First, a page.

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Review Date: 12/8/2013
Javier Falcon is a complex character with flaws, but he's a brilliant investigator. He discovers that the case he's investigating has direct links to his family, hitting far closer to home than he imagined.
I decided to read this book after seeing the European TV series. The book and series are vastly different, but both are compelling. I can recommend both to anyone wishing to read a psychological thriller that keeps you wondering what comes next.
Review Date: 8/17/2007
From the back cover - different from the book description listed:
Witchfinder Jacob Crawley has the countryside around the Hampshire village of Fetworth held in a grip of terror, as rural superstition and fear flies in the face of emergent 17th century urban reason.
Hooded, gagged and bound, beautiful Harriet Merridew lies in the church vault, substituted for the unfortunate Matilda Pennywise, whom Crawley is shortly to execute for witchcraft, whilst her bitter rival, Jane Handiwell, leader of a gang of nocturnal highwaywomen, revels in her plight and in the pending fate of Harriet's cousin Sarah, now sold by Jane to Roderick Grayling, son of the local Lord of the Manor to become just another statistic in his white slavery operation.
Only Thomas Handiwell, Jane's innkeeper father and Harriet's would-be suitor, and a handful of troopers supposedly commanded by an inexperienced and convalescent officer, stand between further murder and extortion an dany chance of a return to sanity.
Review Date: 6/26/2009
Helpful Score: 2
I got this book yesterday in the mail and finished it within 3 hours. I enjoyed the characters and the story, especially the glimpses into the life of Lina as the oldest daughter of the family. She is a professional matchmaker and knows she's made the right match by silvery threads she sees connecting her clients. I enjoyed the bits of Hindi interspersed in the story along with cultural references to India and Indian entertainment.
At Lina's youngest sister's wedding, a match she made, she finds herself in the precarious situation of either spending time with a match of her Auntie Kiki's or making up a fake fiance. She goes with the latter and it snowballs out of control. Her fake fiance initially resembles her deceased fiance Nathu, and then he starts to resemble a mystery man she met at the wedding.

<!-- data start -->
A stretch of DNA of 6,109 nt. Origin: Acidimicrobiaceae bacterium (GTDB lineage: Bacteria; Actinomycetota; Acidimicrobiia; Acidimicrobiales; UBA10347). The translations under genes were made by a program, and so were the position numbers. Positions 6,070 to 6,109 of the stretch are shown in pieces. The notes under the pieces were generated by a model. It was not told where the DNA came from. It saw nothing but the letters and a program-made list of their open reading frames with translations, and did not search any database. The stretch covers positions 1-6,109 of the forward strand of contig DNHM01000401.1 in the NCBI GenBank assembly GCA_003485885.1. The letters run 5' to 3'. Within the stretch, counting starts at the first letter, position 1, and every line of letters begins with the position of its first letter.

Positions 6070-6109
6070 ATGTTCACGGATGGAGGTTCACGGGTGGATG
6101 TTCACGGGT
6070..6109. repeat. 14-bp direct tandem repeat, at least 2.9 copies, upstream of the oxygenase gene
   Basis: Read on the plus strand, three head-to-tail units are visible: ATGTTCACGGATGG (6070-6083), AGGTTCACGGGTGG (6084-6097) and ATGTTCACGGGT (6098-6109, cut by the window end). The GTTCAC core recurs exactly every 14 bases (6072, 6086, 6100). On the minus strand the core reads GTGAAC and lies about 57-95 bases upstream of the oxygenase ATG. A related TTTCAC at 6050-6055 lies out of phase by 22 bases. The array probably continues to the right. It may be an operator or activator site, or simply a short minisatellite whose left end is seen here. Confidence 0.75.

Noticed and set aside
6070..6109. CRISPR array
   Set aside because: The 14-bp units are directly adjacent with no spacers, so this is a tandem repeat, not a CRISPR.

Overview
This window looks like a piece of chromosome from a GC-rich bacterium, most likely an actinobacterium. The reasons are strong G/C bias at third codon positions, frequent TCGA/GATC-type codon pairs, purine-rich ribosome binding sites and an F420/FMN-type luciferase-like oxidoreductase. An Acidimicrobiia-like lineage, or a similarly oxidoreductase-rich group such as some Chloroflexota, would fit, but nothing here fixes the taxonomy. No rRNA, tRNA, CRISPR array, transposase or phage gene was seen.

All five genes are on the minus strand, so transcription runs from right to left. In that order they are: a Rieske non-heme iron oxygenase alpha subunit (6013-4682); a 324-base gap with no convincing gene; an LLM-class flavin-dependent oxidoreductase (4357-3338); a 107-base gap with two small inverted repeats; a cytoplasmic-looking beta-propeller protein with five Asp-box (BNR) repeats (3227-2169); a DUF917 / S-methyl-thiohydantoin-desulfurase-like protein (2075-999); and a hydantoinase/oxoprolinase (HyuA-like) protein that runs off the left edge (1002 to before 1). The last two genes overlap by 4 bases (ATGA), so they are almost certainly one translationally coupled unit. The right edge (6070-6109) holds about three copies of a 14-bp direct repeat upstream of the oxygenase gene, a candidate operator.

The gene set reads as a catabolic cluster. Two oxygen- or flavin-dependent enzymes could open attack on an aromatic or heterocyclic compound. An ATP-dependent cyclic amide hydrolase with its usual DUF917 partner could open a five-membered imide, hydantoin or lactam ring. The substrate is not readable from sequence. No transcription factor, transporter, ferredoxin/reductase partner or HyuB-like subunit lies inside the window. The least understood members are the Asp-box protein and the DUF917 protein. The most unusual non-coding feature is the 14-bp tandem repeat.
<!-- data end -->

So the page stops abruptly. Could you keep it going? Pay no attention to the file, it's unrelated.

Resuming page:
Raja Prasad is a man with connections to royalty. He comes to Lina to seek out her services to find a bride for his younger brother. Through Lina's eyes, you get to know all facets of this interesting hero and it's fun to watch the relationship between Lina and Raja develop. Will he pick the princess in India or will he pick Lina?
Review Date: 5/13/2009
Helpful Score: 1
A fan of Bollywood movies and of SRK, I found this book to be interesting and full of informational tidbits about the world of Bollywood. The book traces SRK's history as a kid from Delhi with no ties to anyone in Bollywood to the man who stepped in to take Big B's place as the reigning hero.
The book covers SRK's childhood, his teen years, and shows his determination to not let his Muslim heritage prevent his marriage to his Hindu bride, Gauri. Their love story is subtle but powerful and SRK is happy to tell you what he considers of prime importance in his life.
The book also recalls his struggles to break into film as well as how he's handled success and failures. Interwoven in the story of SRK are hints of the true Bollywood process from the family connections to potential mob connections.
If you're interested in Bollywood films, it's worth reading. If you're a fan of SRK, it's a must read!
Review Date: 9/4/2007
Helpful Score: 1
I remember this book from my childhood. I loved it then and still love it now. I got a copy to pass along to a friend's son for his birthday. For those familiar with Sesame Street and Grover (and there are few who aren't), you can almost hear Grover's voice telling you not to turn the page and get closer to the monster waiting at the end of the book.
Review Date: 9/2/2007
A fan of Brunvand since I took a class in college using a textbook by him, his Urban Legend books are great reads. He cleverly discerns truth from fiction and each book is fun to read. (The copy I've posted is a hardcover with dust jacket intact.)
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